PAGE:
Which leaves the “penance” part. What is penance? It depends on the priest and on the sins you’re confessing. Some priests always give the same penance–“Say a prayer for the sick of the parish.” Your job, of course, is not to question your penance, demand a heavier (or lighter) penance, or to try to do the priest’s job for him; your job is to obey, do your penance, and restore your relationship with God and the Church. Other priests will work in your sins–“Say these three prayers for yourself to grow in humility and love for your family, and for the driver that cut you off in traffic.” Some will work in physical penance–“Say the ‘Our Father’2 and spend the next three nights sleeping on the floor without a pillow.” If your sins are criminal, your penance almost always includes turning yourself in to the civil authorities and making appropriate recompense.
Whatever it is, penance is always a sacrifice–of time, of pride, of money, but especially of self. In this way, it restores our relationship to God and to others, because it forces us to return things to their proper order: Jesus first, others second, yourself last (J-O-Y, for those who haven’t heard the backronym I first heard about twenty years ago, but which my local pastor mentions almost every week).
Self-sacrifice is crucial to the whole process: First, we “examine our conscience,” that is, we identify our sins. During this process, we ought to be careful not to think of our sins too lightly; we cannot ask forgiveness for something we intend to keep doing under the presumption that God will keep forgiving us (Sirach 5:4-6). Second, we humbly confess our sins and beg God’s forgiveness, showing this humility by going to another person and being open about our sins (even if it takes some prodding–2 Samuel 12:12-13). Third, we accept our penance, obey God’s will, and work to restore what we have destroyed. Fourth, we must acknowledge the great gift we have been given by holding nothing against our fellows, but forgiving as we are forgiven (Matthew 6:14-15; 18:23-35; Colossians 3:13).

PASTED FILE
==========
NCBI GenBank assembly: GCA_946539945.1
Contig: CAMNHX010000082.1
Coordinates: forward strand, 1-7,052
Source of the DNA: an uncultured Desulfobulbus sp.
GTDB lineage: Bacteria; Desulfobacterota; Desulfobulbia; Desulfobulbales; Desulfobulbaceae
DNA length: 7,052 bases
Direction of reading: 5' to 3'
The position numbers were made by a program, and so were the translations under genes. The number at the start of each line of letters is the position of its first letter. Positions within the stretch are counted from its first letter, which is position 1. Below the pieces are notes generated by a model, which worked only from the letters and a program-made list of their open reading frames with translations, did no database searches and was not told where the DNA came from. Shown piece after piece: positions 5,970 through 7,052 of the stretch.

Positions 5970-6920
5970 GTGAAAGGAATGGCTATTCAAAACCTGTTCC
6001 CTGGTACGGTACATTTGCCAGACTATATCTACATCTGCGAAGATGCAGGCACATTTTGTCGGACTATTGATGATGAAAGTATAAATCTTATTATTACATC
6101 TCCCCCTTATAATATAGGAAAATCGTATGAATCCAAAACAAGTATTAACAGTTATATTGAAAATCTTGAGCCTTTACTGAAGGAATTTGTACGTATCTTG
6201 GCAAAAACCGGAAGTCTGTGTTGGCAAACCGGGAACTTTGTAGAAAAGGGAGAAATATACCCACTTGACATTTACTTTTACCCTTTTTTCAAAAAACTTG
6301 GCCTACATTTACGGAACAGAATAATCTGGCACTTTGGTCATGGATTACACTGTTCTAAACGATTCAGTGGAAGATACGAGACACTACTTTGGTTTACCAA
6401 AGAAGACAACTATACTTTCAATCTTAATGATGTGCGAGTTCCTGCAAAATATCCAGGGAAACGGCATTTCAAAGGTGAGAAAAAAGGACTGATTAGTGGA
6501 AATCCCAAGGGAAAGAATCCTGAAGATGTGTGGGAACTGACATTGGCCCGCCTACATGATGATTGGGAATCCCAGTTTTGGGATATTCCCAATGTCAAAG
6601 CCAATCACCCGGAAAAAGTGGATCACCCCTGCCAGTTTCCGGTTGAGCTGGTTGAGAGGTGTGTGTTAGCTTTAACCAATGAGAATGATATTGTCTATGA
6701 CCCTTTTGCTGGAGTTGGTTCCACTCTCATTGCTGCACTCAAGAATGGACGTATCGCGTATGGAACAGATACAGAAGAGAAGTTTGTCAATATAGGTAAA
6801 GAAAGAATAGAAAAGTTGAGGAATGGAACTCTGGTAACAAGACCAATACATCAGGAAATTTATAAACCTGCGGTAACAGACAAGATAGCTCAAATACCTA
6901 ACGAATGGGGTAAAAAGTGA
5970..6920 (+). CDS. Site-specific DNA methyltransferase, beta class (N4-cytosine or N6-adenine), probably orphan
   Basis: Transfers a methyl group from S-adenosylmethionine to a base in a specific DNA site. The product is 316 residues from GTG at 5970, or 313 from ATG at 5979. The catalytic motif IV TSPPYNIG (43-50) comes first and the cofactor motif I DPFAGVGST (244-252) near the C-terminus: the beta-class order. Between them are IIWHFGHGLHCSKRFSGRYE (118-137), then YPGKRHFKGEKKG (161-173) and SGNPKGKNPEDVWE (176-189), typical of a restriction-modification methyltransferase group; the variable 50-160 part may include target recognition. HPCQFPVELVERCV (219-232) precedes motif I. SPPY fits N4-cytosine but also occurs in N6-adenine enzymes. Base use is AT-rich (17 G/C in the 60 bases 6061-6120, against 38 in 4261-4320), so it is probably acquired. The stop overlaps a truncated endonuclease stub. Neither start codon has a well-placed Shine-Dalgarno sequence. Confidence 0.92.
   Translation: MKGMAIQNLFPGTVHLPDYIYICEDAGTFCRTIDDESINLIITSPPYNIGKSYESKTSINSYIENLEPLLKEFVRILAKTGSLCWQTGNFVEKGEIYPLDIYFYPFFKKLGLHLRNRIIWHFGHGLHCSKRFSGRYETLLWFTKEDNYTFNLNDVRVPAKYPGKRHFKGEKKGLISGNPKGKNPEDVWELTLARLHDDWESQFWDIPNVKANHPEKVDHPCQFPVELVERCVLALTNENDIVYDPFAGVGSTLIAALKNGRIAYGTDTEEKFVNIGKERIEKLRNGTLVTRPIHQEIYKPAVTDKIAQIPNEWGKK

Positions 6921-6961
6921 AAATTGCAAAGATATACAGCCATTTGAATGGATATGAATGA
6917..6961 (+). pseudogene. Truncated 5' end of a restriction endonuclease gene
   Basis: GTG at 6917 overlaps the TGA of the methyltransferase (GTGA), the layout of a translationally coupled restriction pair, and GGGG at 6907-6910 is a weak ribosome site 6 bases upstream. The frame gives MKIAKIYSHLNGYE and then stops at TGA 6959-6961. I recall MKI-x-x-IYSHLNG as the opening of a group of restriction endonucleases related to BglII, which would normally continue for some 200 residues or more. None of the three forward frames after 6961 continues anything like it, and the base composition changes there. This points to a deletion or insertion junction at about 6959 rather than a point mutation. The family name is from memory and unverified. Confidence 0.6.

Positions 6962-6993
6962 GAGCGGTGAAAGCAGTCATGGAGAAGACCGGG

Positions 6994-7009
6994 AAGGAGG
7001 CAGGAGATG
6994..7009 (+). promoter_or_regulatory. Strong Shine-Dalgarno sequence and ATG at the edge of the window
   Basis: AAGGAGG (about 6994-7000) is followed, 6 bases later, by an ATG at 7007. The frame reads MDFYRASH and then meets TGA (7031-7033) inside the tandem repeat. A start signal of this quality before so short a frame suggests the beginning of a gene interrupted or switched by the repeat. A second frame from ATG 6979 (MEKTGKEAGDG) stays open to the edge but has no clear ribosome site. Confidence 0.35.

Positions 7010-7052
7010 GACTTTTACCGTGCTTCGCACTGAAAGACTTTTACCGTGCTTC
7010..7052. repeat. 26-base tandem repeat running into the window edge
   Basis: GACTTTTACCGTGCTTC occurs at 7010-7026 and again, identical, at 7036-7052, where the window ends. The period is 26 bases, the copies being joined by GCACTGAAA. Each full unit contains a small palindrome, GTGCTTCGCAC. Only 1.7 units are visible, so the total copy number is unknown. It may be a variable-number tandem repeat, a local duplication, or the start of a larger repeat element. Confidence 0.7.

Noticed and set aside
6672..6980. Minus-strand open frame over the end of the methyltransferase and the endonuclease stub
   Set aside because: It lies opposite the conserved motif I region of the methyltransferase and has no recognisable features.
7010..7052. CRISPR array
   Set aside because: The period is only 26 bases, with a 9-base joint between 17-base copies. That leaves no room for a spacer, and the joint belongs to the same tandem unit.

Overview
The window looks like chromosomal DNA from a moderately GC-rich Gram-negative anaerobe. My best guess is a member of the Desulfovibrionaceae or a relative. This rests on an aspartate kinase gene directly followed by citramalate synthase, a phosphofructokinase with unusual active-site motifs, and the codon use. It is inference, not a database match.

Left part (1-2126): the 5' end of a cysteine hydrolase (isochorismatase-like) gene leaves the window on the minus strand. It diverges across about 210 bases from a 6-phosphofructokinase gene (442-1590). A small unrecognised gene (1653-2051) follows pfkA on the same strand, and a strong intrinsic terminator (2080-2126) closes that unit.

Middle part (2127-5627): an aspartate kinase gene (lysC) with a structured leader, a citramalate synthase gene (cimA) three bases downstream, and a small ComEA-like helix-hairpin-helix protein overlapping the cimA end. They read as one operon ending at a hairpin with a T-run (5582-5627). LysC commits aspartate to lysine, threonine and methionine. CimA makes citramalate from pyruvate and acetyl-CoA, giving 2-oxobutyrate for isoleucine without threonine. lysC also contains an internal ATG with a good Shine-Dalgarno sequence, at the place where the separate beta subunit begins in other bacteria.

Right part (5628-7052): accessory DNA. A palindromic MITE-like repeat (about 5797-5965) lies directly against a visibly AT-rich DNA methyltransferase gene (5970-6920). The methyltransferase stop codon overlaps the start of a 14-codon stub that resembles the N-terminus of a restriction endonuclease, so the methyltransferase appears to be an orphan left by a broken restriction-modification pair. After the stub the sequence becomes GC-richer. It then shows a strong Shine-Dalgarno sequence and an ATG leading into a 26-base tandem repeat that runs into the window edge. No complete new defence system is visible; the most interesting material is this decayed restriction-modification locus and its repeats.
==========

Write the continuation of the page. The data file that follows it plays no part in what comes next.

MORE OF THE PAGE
And in case you’re wondering, that whole “priests aren’t allowed to break the seal of the confessional” thing is legit. Many priests talk about not even remembering what was said afterward. And if they do tell tales out of school, so to speak, they are committing one of the few sins that only the Pope has authority to forgive.
Next week, I’ll be diving into the sacrament of marriage. This has a lot of political entanglements attached to it, but I’m going to try to focus on what God and the Church say positively about this sacrament and its benefits. (In a month or three, when I get to ethical behaviors in the Church, I’ll address some of the challenges of a holy marriage in modern society.)
< The Sacraments: The Eucharist (Part Two)
The Sacraments: Marriage >
1 Literally, “Over Christ, therefore, [we] are elder,” but based on context, the “ambassador” translation is most appropriate. It is important to note, though, that this verb is closely tied to presbyter, a term frequently used for bishops.
2 You might know this prayer better as “the Lord’s Prayer.” Catholics name prayers after the first 2-3 words in them.